When I started thinking about shame, I thought of Adam and Eve in the garden. After eating of the Tree of Knowledge and being chastised by the Almighty, they suddenly realize that they are naked and are ashamed to the point that they fashion crude clothing out of fig leaves, or underbrush, or something. Not that the definition of shame in this context trumps all other nuances of the word because it appears in the Bible, but I do find it instructive that shame, in this story of the original moment of civilization, is the result of disobedience encouraged by the result of the lie the serpent tells Eve, the distrust the serpent sows in her. “Look, you think this guy has your best intentions in mind,” he might have said. Shame comes, then, as a result of overreaching, overstepping, becoming so prideful (as C.S. Lewis says, the “ant-God state of mind”) that you feel that you will be able to avoid, elude, shed culpability—you feel, in effect, that you are beyond reproach; you will not be effected/subjected to the same fate as others who have tried what you have tried to get away with and failed. You’re smarter than them. This is how I see shame. (As an aside, it’s interesting to note that this is how Phillip G. Zimbardo, Prof Emeritus of Psychology at Stanford and deviser of the famous 1971 “Prison Experiment,” and author of the new book, The Lucifer Effect, sees the human capacity for evil—a slippery slope beginning with self-deluding.)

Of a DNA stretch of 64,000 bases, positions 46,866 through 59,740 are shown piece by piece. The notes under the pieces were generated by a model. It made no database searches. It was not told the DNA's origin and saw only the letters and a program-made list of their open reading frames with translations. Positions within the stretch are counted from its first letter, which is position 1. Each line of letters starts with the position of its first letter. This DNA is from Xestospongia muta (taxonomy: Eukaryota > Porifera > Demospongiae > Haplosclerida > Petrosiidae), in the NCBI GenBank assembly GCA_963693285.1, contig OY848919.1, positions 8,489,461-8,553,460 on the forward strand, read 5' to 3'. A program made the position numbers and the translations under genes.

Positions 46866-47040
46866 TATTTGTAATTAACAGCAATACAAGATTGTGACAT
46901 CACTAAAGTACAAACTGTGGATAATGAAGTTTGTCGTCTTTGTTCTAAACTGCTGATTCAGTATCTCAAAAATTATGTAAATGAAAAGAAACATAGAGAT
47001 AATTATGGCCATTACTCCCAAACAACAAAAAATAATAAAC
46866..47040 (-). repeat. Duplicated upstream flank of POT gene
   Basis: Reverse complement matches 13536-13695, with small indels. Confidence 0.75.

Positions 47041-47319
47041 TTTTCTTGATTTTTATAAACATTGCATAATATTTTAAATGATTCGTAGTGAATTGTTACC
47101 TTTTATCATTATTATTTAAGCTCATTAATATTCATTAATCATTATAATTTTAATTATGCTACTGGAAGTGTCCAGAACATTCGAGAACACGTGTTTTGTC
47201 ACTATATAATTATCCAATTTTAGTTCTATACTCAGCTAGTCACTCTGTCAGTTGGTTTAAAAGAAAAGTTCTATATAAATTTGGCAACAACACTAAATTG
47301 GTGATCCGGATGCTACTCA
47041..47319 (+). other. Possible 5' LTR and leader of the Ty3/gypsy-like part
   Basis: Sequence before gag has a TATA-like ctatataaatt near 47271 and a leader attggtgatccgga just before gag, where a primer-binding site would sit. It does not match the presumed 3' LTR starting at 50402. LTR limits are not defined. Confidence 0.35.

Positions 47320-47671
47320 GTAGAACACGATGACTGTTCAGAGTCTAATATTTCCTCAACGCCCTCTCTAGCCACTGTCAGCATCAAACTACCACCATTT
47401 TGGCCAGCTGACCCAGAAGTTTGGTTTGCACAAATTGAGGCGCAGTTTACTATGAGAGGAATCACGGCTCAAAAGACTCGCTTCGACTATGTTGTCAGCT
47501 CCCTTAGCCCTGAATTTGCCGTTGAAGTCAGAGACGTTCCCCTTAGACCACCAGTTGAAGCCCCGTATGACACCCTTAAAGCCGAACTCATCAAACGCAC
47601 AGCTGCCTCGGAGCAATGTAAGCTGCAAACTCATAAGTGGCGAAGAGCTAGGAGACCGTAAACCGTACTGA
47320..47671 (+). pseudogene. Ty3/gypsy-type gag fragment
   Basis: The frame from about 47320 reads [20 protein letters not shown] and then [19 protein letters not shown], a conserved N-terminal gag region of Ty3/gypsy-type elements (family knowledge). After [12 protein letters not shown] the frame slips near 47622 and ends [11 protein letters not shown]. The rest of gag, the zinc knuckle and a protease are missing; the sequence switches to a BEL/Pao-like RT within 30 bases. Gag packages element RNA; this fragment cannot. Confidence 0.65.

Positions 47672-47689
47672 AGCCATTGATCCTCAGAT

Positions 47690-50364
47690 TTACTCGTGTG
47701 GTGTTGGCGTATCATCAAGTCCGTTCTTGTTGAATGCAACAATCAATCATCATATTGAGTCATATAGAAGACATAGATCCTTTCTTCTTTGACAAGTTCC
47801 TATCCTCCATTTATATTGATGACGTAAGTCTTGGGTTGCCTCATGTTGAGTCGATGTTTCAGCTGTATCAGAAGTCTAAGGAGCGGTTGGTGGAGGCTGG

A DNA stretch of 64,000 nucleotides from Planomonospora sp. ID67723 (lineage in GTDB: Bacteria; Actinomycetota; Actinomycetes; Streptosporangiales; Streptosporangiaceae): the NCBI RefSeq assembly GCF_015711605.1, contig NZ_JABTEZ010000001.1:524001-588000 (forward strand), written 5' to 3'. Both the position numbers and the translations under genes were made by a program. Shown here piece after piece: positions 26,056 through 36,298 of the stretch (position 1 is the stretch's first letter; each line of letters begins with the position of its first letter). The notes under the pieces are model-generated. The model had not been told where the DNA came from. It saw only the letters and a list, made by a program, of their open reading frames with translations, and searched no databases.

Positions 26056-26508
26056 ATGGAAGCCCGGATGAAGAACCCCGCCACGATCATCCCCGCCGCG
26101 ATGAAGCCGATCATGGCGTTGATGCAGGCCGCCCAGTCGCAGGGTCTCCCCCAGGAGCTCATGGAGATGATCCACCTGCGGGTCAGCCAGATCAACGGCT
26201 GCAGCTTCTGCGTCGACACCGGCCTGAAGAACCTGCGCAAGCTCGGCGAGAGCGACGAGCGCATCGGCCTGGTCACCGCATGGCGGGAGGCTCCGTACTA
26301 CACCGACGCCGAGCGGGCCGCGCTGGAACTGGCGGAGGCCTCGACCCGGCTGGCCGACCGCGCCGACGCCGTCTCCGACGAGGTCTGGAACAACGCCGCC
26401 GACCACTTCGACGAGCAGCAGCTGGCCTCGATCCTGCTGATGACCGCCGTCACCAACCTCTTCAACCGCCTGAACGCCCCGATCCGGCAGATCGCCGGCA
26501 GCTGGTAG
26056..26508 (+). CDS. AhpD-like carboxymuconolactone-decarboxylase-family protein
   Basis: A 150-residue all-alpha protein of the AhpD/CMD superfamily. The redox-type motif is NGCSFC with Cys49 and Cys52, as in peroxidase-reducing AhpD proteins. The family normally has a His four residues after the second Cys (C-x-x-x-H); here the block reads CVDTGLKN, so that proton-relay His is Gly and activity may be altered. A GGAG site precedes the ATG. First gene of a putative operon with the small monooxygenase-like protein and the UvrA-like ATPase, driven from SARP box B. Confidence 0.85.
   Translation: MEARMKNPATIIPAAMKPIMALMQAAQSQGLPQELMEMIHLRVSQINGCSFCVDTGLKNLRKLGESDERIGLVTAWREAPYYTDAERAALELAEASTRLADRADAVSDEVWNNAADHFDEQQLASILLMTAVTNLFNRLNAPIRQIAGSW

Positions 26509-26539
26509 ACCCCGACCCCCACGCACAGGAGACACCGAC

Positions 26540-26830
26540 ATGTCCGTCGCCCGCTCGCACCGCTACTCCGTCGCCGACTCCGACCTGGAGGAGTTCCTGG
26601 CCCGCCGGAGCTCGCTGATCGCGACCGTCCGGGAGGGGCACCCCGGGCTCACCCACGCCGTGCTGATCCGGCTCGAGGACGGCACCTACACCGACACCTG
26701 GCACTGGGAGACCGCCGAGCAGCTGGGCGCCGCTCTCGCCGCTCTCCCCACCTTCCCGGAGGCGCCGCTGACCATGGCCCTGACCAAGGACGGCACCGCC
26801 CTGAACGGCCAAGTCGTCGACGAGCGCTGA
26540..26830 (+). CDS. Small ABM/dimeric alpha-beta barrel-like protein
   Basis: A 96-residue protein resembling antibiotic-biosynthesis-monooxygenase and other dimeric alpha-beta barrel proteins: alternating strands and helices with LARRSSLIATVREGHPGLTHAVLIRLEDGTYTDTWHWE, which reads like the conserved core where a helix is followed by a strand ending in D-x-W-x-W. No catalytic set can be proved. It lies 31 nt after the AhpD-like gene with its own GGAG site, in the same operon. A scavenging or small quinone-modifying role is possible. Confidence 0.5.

So, Mike Ciul is then correct in charging that I am interested in shame, although to say I’m a on a “quest” for it seems to mock the journey anyone embarks on when they start to reflect on their own complicity. And yes, I am interested in why others might not feel it as acutely as I do. But it’s not about not being “cool enough” or “compassionate enough” to look upon these images and see wrong and immediately know it to be wrong and reject it as such. It’s about seeing these images with their extensions of meaning up close, as Flannery O’Connor said of grotesque images in her own work; that these images connect us to a point in the distance that imbues them with intentions beyond our initial ability to comprehend. In other words, images that foreground the mystery of evil and take evil seriously (as the morally blinding effect of pride); instead of settling for the postmodernist tendency to see the predominance and efficacy of violence in popular culture a direct result of the fact that life is violent, chaotic and ambiguous—who is qualified to say what it all means? Death means nothing. It’s just the motherfucker of life (sorry, no other word seemed to work).

Part 3 will be along shortly…

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One Comment Leave a comment.

  1. On November 24, 2007 at 02:12 Mike Ciul said:

    It’s good to finally see your responses. I’ve been offline for quite a while and never got to see any of this discussion.

    What a personal book “A Good War…” is, and what personal reactions it has produced! I knew my review was based on a lot of inner crap I was dealing with, but to see your response I discover there’s even more than I realized.

    I apologize for my flippant use of the word “tragic.” It was the wrong word.